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I know, it`s music based probably. I guess the processor has groups of cords arranged in levels, the sounds travel between cords and levels which results in logic being produced. It looks like this: <internet link="">alu_schematic.jpg
That's not surprising. It could be that the execution clocks required per instruction are less on your 600 MHz MCU.
There used to be a tool in Norton Utilities attempted to calculate the CPU's clock speed by timing the runtime of a specific task. As long as you were using the same CPU family (an 8026, IIRC), it gave accurate results. It gave too low results on an 8086, and too high results on an 80386+, all dues to the change in required clocks per instruction on the different CPUs.
Freedom is the freedom to say that two plus two make four. If that is granted, all else follows.
-- 6079 Smith W.
I've been wanting to switch over to ARM Cortex processors for awhile - I figure coding against them opens a lot more doors for me than just using boutique Tensilica CPUs for example.
The Teensy is Arduino compatible, and the most capable (by far) of the Arduino compatible MCUs on the market. The ARM it uses is a superscalar 32-bit 600mhz processor, with branch prediction, and 64-bit floating point coprocessing. It also has two programmable USB ports, SPDIF, I2S, I2C, SPI, a zillion PWM channels, SDMMC and stuff I don't even remember right now.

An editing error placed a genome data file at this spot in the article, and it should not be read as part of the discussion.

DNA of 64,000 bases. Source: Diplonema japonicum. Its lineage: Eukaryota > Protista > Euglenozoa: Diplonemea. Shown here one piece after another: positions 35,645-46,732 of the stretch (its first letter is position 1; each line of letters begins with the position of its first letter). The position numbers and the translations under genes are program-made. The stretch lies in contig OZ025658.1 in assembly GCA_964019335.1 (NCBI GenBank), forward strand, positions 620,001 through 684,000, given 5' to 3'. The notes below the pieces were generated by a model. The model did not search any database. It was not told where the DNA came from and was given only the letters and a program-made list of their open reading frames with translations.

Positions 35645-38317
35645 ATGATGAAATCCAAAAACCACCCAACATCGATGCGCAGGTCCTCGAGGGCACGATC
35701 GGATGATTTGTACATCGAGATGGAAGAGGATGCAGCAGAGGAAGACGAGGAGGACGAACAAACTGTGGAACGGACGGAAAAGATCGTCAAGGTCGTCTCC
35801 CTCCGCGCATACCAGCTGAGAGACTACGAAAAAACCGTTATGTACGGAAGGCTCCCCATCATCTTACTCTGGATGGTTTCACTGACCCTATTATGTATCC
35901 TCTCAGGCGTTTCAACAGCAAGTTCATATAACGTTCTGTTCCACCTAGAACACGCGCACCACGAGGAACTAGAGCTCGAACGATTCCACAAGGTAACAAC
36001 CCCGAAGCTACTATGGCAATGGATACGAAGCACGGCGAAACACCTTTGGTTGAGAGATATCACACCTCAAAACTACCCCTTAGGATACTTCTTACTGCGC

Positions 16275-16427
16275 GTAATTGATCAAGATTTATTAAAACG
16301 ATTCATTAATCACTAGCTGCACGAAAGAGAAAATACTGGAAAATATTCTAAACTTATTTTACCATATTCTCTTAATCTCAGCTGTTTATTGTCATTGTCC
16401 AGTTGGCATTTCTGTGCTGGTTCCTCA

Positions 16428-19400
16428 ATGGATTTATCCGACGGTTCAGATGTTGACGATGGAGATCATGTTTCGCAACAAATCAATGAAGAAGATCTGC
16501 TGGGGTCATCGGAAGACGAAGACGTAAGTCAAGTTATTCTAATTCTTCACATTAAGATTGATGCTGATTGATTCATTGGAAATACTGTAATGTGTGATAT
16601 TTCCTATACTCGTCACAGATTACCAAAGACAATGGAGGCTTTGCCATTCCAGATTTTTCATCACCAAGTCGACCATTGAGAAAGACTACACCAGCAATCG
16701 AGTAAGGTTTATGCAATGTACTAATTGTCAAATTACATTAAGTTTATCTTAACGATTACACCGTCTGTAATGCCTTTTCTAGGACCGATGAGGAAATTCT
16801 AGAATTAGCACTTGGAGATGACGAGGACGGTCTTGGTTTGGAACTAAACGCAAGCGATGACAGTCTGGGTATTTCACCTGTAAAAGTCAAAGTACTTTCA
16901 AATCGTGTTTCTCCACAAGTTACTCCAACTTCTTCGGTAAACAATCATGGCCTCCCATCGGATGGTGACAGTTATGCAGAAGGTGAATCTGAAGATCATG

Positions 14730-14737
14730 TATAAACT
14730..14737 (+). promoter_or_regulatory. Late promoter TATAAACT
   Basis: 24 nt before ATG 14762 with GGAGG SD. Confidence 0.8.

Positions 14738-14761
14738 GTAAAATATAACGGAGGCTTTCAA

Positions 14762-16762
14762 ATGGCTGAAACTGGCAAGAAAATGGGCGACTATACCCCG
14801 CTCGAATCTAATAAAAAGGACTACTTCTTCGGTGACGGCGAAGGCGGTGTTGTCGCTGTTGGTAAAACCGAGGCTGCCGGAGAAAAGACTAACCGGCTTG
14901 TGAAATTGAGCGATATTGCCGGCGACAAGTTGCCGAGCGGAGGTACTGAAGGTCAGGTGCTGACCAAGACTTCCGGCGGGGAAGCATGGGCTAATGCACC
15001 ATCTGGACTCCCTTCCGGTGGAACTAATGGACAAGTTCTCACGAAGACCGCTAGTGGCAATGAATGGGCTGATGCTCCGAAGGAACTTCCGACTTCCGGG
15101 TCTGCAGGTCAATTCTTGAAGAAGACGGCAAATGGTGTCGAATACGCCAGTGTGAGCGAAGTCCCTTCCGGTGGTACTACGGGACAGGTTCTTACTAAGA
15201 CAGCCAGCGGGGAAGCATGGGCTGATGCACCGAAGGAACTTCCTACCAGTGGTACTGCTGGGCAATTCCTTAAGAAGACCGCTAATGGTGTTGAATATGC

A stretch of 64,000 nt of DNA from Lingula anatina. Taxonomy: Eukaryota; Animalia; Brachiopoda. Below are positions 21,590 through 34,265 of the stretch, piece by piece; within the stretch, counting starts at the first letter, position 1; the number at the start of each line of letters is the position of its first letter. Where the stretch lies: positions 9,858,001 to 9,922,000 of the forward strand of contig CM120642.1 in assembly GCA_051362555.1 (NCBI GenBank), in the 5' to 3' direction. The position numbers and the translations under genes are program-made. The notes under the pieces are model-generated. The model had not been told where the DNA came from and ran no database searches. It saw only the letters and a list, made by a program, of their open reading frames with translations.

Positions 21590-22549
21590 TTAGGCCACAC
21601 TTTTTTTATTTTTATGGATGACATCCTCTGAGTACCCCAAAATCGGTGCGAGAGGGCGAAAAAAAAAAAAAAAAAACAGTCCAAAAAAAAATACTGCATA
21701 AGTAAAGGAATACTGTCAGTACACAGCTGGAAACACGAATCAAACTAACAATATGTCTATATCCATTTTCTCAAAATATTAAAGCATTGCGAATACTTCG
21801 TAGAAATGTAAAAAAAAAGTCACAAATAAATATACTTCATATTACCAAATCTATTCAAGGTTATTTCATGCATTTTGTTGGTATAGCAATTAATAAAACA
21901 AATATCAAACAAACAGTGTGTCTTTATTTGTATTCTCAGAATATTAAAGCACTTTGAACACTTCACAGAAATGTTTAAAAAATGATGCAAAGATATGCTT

So for those of you that have been dabbling in IoT, or want to, I can recommend the Teensy, particularly version 4.1
They are costlier than most other kits, but well worth it. You'll understand where the money went.
I'll probably still use ESP32s sometimes, but the Teensy blows them away.
The ARM it uses is a superscalar 32-bit 600mhz processor
600 miliHerz? That's going to take ages...
If something has a solution... Why do we have to worry about?. If it has no solution... For what reason do we have to worry about?
Help me to understand what I'm saying, and I'll explain it better to you
Rating helpful answers is nice, but saying thanks can be even nicer.
"I have no idea what I did, but I'm taking full credit for it." - ThisOldTony
"Common sense is so rare these days, it should be classified as a super power" - Random T-shirt
AntiTwitter: @DalekDave is now a follower!
I was trying to understand on usages for CyberArk. Currently we are using Azure Key Vault for storing secret & credentials. Do anyone have any details when should use CyberArk or what is advantages of CyberArk over Azure Key vault.
The conversion from a single-user issue-tracker to a multi-user version with a Postgres database is now completed.
I tested it on a Windows 10 machine with PostgreSQL 14 and an SSD. For a database with 4000 issues the first loading time will be about 1.5 seconds and subsequent application starts will be faster.
I also tried to make it even faster by using Parallel.Foreach() for filling the DataGridView, but this slowed down things instead.
It can be downloaded here: GitHub - RickZeeland/MaxiBug[^]
Note: Microsoft Edge users probably will have problems as Edge considers this to be a "virus", so using Chrome is recommended